My 6 Picks for Winter Reading

It's been such a fantastic year for books. Choosing 6 for the winter seasons proved to be difficult as there were so many that I haven't gotten around to reading because of university. Now that this year is slowly starting and many people are finishing up their semesters,  it's a great time to sit back, relax and immerse yourself in another dimension. I've conjured up a list of books that will provide you with the stress cleanse you need from school, family, work and the holidays. Whether it's for a gift or for yourself, I highly recommend these words, words, words. 

Aristotle and Dante Discover the Secrets of the Universe

Aristotle is an angry teen with a brother in prison. Dante is a know-it-all who has an unusual way of looking at the world. When the two meet at the swimming pool, they seem to have nothing in common. But as the loners start spending time together, they discover that they share a special friendship—the kind that changes lives and lasts a lifetime. And it is through this friendship that Ari and Dante will learn the most important truths about themselves and the kind of people they want to be.

Harry Potter and the Philosopher's Stone

Harry Potter has no idea how famous he is. That's because he's being raised by his miserable aunt and uncle who are terrified Harry will learn that he's really a wizard, just as his parents were. But everything changes when Harry is summoned to attend an infamous school for wizards, and he begins to discover some clues about his illustrious birthright. From the surprising way he is greeted by a lovable giant, to the unique curriculum and colorful faculty at his unusual school, Harry finds himself drawn deep inside a mystical world he never knew existed and closer to his own noble destiny.

The Hate u Give

Sixteen-year-old Starr Carter moves between two worlds: the poor neighborhood where she lives and the fancy suburban prep school she attends. The uneasy balance between these worlds is shattered when Starr witnesses the fatal shooting of her childhood best friend Khalil at the hands of a police officer. Khalil was unarmed.

Soon afterward, his death is a national headline. Some are calling him a thug, maybe even a drug dealer and a gangbanger. Protesters are taking to the streets in Khalil's name. Some cops and the local drug lord try to intimidate Starr and her family. What everyone wants to know is: what really went down that night? And the only person alive who can answer that is Starr.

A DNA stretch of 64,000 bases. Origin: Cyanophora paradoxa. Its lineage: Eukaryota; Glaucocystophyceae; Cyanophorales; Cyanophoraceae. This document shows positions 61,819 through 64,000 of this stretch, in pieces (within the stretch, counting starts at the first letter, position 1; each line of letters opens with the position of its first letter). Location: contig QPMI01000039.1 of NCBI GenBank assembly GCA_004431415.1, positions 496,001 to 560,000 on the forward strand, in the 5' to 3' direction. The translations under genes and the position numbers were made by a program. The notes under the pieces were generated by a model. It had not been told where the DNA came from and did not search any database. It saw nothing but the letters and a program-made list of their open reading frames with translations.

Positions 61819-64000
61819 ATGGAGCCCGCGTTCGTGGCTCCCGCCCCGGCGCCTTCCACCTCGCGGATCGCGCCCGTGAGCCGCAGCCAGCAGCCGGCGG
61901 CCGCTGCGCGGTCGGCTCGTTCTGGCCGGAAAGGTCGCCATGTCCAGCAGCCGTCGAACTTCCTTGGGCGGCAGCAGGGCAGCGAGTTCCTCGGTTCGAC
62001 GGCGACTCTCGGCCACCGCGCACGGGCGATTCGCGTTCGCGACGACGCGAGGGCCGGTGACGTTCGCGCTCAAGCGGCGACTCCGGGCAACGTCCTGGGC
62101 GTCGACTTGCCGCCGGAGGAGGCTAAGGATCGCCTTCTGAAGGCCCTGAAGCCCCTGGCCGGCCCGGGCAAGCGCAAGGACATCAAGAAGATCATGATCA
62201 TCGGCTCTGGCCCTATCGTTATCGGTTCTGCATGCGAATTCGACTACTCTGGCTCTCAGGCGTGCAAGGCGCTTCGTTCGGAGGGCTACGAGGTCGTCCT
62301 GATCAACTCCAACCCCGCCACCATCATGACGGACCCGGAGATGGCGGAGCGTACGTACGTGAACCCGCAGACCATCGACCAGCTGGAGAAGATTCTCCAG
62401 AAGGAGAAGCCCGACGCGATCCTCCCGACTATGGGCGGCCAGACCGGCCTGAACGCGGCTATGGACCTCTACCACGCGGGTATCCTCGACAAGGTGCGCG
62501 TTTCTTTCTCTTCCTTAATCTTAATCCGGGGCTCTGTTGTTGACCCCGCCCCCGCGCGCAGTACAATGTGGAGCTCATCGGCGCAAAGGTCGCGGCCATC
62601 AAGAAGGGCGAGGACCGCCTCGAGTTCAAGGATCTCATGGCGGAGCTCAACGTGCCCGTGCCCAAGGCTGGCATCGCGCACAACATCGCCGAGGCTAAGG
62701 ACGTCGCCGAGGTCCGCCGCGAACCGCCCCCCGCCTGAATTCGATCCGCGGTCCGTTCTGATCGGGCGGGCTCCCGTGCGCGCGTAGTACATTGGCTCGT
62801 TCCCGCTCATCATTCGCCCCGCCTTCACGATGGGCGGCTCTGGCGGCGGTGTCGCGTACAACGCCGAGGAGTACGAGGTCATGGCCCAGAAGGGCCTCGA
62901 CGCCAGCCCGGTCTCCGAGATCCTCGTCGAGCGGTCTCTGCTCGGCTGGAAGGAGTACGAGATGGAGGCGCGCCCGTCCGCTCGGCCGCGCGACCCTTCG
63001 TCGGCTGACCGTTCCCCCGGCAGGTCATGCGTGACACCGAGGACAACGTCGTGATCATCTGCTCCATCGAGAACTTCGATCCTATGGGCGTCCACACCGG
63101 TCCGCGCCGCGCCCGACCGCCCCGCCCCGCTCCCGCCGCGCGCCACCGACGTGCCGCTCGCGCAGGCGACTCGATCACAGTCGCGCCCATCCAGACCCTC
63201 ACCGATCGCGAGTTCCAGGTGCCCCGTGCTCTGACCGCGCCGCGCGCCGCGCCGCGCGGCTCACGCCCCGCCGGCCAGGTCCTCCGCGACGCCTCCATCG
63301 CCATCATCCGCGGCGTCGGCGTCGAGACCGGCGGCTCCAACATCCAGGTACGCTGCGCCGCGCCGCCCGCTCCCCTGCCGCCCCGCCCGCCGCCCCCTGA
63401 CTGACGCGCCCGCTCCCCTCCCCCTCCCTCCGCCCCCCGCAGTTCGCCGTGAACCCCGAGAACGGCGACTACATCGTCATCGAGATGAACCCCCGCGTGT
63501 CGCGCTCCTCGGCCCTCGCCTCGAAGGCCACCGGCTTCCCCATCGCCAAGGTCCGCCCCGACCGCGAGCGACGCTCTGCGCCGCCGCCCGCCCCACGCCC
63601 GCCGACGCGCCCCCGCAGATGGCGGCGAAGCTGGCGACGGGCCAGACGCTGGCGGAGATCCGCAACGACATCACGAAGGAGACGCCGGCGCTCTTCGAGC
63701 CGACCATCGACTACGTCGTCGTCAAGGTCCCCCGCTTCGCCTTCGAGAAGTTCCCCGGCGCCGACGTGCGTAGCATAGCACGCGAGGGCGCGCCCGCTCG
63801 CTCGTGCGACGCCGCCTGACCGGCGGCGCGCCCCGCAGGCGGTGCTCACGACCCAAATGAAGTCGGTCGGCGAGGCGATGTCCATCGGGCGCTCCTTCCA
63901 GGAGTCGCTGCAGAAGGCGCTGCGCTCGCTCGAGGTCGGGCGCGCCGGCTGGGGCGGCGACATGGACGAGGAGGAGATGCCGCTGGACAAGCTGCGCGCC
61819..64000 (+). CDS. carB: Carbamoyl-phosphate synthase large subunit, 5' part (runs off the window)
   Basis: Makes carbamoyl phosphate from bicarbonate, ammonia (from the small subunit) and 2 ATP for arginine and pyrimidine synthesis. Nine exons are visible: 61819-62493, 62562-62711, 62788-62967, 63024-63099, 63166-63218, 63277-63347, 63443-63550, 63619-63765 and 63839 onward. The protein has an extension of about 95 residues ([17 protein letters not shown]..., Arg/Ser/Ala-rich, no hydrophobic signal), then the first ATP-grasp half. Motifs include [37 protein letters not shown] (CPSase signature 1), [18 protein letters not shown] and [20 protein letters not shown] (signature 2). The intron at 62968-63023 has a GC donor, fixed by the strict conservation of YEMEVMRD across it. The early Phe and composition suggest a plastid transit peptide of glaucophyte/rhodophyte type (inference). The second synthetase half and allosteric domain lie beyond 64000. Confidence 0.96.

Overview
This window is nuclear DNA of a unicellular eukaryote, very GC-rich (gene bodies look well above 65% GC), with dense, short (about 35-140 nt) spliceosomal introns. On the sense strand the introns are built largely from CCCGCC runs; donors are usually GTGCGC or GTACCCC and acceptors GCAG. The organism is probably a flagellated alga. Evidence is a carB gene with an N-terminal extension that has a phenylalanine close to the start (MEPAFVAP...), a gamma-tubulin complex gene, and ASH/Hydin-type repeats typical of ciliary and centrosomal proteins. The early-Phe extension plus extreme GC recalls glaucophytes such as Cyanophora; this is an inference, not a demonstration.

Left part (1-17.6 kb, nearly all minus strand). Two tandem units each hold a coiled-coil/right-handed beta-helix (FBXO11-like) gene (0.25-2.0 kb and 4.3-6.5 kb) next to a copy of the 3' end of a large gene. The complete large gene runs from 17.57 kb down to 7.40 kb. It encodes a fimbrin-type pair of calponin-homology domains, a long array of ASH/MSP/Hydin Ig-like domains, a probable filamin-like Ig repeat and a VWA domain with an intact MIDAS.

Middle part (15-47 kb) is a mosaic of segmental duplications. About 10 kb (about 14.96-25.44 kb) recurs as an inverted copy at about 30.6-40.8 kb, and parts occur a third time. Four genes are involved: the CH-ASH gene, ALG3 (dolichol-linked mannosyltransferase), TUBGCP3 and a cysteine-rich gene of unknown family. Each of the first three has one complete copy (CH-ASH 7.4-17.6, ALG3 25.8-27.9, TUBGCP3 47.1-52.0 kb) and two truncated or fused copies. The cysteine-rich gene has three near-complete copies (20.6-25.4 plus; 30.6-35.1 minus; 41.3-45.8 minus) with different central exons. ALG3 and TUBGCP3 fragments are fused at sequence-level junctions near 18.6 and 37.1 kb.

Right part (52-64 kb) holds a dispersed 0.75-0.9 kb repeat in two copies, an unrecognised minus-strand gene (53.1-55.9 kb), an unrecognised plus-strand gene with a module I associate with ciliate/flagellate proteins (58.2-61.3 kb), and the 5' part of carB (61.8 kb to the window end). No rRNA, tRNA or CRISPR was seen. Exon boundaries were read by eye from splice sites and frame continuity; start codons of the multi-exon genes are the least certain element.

Flux

"YouTube Mastermind" Orion Carloto turns raw emotion into powerful, digestible verse in her debut collection of poetry.
 
Flux is a somber narrative, an ode to change, a collection of poetry and prose written from the many states of grief over a broken heart.  With original illustrations by artist Katie Roberts, Orion Carloto creates a dream world for the brokenhearted and paints a whimsical picture around the themes of love, loss, solitude, depression, sex, nostalgia, and unrequited romance. Flux takes readers through a raw and sorrowful journey of each and every bitter moment of heartbreak.

All the Light We Cannot See

Doerr tells the story of Marie Laure, a young girl living in Paris with her father, who goes blind at the age of six. When German troops come to occupy Paris, Marie Laure and her father find safety in the small town of Saint Malo, where she comes to meet Werner. Werner is an orphan, a master at fixing and understanding radios, and member of the Hitler youth.

Between the World and Me

In a series of essays, written as a letter to his son, Coates confronts the notion of race in America and how it has shaped American history, many times at the cost of black bodies and lives. In this short memoir, the "Atlantic" writer explains that the tragic examples of Michael Brown, Trayvon Martin, and those killed in South Carolina are the results of a systematically constructed and maintained assault to black people--a structure that includes slavery, mass incarceration, and police brutality as part of its foundation. This book will resonate with all teens--those who have experienced racism as well as those who have followed the recent news coverage on violence against people of color

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